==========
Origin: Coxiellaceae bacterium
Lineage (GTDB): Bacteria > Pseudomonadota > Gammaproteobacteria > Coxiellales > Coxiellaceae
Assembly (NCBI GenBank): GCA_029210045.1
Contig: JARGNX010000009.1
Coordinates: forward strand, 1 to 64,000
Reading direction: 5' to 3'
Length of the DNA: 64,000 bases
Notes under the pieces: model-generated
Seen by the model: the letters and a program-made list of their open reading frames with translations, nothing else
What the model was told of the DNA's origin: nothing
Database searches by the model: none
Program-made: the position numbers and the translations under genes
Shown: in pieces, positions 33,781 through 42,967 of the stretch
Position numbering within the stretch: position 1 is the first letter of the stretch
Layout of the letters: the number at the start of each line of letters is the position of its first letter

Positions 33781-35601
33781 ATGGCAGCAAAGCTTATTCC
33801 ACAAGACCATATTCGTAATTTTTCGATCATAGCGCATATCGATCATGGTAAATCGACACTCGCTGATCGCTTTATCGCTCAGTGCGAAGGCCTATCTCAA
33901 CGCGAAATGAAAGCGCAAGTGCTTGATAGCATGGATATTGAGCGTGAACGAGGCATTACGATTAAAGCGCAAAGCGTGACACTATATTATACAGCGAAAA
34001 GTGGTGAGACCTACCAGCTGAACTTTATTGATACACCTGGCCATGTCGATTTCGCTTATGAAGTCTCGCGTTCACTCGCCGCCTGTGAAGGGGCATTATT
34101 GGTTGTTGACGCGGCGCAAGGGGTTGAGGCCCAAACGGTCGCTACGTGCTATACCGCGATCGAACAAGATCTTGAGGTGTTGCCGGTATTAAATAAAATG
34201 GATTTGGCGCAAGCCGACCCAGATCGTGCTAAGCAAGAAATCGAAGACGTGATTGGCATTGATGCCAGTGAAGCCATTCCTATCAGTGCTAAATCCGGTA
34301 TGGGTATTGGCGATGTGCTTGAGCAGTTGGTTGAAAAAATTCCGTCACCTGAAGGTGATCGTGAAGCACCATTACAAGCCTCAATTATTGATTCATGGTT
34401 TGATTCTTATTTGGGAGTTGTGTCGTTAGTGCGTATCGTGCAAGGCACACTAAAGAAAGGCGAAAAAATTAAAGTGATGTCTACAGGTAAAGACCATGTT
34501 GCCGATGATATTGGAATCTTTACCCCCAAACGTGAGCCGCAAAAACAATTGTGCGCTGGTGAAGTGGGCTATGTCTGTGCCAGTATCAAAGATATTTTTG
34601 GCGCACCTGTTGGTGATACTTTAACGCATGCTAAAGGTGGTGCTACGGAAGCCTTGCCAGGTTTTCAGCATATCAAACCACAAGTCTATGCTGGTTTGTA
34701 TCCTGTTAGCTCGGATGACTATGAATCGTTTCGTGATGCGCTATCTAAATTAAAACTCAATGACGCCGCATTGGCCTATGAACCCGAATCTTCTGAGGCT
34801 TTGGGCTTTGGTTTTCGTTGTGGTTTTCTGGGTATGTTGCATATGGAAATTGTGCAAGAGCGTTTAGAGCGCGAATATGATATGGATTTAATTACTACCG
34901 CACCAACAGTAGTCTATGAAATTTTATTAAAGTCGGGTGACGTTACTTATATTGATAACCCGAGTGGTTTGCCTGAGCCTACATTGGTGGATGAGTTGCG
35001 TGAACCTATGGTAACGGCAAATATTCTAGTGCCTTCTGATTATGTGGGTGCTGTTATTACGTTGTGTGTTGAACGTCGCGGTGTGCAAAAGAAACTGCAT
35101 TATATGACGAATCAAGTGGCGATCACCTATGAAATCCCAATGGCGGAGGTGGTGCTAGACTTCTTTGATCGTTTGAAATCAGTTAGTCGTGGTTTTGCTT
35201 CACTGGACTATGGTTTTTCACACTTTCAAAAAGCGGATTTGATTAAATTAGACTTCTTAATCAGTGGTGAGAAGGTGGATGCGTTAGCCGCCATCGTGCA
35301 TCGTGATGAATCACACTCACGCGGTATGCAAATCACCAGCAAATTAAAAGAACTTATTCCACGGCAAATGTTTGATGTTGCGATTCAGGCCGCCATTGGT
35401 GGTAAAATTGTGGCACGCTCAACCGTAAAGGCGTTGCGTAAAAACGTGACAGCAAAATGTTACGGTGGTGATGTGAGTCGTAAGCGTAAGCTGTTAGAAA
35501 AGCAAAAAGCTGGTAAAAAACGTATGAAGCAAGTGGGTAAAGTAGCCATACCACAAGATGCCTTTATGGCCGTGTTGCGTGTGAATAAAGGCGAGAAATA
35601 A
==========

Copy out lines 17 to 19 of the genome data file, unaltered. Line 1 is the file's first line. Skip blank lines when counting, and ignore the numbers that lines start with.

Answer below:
33781 ATGGCAGCAAAGCTTATTCC
33801 ACAAGACCATATTCGTAATTTTTCGATCATAGCGCATATCGATCATGGTAAATCGACACTCGCTGATCGCTTTATCGCTCAGTGCGAAGGCCTATCTCAA
33901 CGCGAAATGAAAGCGCAAGTGCTTGATAGCATGGATATTGAGCGTGAACGAGGCATTACGATTAAAGCGCAAAGCGTGACACTATATTATACAGCGAAAA